[Re: We face another crisis – listen to those who got it right last time, yesterday]
The editor is kind to notice that I “got it right last time”. He also credits some, but not all, other members of the Institute of Economic Affairs’ Shadow Monetary Policy Committee. We were indeed correct in warning in 2006 that the then stance of monetary policy was unsustainable and would lead to trouble. My concern was that the quantity of money was growing too rapidly. Obvious symptoms of monetary excess included rapid increases in house prices and the value of corporate equity, but there was also mild overheating in the labour market. I must disagree, however, with Heath’s praise for the Bank for International Settlements (BIS) and the Austrian school’s views on money. The latest BIS analyses ignore the quantity of money altogether and are anti-monetarist. With unemployment high across the advanced world, it is far too early to warn about asset price bubbles and rising inflation. Austrian economists today disdain commentary on specific monetary aggregates and even the notion of “monetary policy”. As ever, I favour steady and low growth of money: steady to maintain macroeconomic stability and low to limit inflation.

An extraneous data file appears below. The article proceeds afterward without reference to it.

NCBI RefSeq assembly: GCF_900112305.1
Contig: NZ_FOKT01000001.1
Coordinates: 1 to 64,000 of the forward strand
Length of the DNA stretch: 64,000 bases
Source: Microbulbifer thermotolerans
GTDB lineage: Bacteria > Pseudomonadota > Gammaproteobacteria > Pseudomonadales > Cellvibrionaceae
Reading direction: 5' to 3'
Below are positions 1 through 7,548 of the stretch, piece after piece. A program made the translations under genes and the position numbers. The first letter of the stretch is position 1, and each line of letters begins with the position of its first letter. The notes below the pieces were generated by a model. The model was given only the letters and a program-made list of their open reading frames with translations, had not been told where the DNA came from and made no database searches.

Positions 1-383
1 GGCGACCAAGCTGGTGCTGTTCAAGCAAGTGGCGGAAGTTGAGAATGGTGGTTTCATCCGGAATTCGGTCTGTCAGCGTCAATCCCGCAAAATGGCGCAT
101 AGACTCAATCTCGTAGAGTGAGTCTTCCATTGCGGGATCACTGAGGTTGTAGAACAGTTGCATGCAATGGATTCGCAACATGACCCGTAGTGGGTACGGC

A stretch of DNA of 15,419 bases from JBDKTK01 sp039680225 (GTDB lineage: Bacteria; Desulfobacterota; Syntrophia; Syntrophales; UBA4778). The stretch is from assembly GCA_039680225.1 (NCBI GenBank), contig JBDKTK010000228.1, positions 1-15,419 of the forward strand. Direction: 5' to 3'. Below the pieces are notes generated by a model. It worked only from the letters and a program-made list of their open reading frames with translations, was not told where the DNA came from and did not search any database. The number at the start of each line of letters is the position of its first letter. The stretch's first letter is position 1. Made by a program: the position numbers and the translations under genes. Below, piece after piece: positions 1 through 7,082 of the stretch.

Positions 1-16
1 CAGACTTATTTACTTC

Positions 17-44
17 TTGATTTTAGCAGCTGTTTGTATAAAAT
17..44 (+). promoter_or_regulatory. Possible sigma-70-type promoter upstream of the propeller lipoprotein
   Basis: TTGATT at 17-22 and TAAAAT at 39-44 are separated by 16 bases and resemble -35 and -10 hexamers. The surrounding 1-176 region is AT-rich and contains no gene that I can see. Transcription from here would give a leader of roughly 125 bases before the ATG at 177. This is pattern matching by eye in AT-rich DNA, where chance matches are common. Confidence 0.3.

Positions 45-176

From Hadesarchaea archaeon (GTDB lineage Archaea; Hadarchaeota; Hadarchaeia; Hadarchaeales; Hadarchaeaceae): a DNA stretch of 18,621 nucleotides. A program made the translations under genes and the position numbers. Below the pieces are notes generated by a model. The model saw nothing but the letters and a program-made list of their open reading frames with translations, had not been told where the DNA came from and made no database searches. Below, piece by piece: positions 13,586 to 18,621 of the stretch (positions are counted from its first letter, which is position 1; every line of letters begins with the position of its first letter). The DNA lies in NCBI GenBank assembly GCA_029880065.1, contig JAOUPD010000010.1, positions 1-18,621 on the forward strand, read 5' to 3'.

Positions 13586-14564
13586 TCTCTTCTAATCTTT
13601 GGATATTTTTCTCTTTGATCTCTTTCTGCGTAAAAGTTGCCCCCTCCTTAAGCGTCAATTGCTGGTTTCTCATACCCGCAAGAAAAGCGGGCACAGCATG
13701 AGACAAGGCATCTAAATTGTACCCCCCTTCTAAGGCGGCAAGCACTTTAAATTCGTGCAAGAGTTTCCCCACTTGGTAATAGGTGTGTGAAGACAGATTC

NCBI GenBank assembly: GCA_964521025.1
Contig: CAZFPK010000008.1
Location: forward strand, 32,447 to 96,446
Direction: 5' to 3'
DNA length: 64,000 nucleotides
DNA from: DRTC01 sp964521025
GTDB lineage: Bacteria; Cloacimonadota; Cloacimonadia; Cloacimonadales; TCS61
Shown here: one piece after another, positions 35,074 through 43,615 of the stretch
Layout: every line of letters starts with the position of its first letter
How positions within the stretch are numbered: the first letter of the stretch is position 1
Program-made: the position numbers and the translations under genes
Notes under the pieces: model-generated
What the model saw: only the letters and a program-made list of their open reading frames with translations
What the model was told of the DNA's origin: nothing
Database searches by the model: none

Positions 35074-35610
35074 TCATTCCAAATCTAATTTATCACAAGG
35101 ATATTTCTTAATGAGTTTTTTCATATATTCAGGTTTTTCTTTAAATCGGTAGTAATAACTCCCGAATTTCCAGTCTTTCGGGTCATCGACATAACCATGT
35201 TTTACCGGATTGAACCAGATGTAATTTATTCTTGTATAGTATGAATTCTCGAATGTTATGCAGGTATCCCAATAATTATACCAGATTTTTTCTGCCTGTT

Professor Tim Congdon CBE, chief executive, International Monetary Research
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